Though it’s 2015 already, the support for C++11 is still a bit sparse. Do not forget to set the necessary switches (e.g., -std=c++11 for GCC and Clang).

Key Features

With this library you can:

  • communicate with Meteor applications over Websockets
  • subscribe to real-time feeds, track changes and observe specific queries
  • call server-side methods, query and modify collections
  • keep your data mirrored and simulate server operations (latency compensation)


Meteor++ depends on the EJDB library, a reimplementation of (almost) the entire MongoDB API in C. The latter only support ObjectID as type of the _id primary key of every document.

Meteor collections have the ability to specify an option that determines what type of ID generation method is used to generate new IDs for documents in that collection. By default, a random string generation function is used if no option is specified.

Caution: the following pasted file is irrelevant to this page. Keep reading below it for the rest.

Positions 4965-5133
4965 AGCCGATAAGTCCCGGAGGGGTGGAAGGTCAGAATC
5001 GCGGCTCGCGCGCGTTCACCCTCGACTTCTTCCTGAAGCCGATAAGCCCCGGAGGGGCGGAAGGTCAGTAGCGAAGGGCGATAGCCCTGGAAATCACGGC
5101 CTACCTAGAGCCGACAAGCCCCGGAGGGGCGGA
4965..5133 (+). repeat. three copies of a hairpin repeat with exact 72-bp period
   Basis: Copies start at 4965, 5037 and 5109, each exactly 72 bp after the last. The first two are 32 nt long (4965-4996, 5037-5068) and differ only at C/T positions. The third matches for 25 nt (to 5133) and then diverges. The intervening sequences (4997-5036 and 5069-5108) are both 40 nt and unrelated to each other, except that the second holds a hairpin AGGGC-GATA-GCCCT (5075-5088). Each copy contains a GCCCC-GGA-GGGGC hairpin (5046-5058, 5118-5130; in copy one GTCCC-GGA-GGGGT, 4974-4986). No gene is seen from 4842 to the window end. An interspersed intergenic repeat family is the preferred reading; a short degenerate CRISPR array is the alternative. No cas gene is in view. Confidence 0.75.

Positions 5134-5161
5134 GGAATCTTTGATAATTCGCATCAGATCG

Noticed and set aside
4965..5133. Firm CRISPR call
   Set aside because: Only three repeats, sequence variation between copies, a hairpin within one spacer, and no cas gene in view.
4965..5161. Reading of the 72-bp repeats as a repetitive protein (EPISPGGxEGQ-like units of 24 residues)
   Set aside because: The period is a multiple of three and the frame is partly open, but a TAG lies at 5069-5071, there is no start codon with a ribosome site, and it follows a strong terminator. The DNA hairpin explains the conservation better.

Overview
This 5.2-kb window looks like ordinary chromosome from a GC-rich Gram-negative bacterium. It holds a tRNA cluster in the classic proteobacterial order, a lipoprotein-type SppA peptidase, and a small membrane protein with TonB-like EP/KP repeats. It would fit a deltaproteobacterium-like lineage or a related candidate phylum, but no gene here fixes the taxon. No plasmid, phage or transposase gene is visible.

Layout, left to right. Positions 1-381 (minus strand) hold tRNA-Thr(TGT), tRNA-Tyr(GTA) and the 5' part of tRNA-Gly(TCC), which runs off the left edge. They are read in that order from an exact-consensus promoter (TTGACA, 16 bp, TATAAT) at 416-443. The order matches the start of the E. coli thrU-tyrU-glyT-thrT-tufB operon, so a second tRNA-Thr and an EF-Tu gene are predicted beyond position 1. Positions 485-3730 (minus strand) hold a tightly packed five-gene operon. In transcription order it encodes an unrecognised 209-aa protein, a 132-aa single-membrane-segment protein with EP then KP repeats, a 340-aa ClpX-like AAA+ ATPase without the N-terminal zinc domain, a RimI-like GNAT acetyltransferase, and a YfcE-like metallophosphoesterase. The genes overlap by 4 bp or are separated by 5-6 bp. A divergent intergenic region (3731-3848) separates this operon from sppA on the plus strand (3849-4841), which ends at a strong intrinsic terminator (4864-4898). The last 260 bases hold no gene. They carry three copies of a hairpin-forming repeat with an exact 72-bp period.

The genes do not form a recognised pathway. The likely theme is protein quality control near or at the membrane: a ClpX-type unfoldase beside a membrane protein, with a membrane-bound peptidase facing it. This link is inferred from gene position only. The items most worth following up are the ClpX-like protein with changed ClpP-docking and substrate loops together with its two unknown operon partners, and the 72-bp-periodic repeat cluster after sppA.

You must set the idGeneration option to MONGO when creating your Meteor collections:

Posts = new Mongo.Collection("posts", {idGeneration: 'MONGO'});

Check EJDB known limitations for more details about this restriction. You may also want to take a look at the MongoDB compatibility charts before you get started.


Currently, the project is at an early development stage and not ready for production. It is covered by very few unit tests and the documentation is almost inexistant. The primary goal for version 1.0 is to get a stable, well tested and fully documented library.

Get Involved

We incentivize everyone to contribute to Meteor++ and help us tackle existing issues!

If you find a bug, have trouble following the documentation or have a question about the project – create an issue! There’s nothing to it and whatever issue you’re having, you’re likely not the only one, so others will find your issue helpful, too.

If you’re able to patch the bug or add the feature yourself – fantastic, make a pull request with the code! Once you’ve submitted a pull request we can compare your branch to the existing one and decide whether or not to incorporate your changes.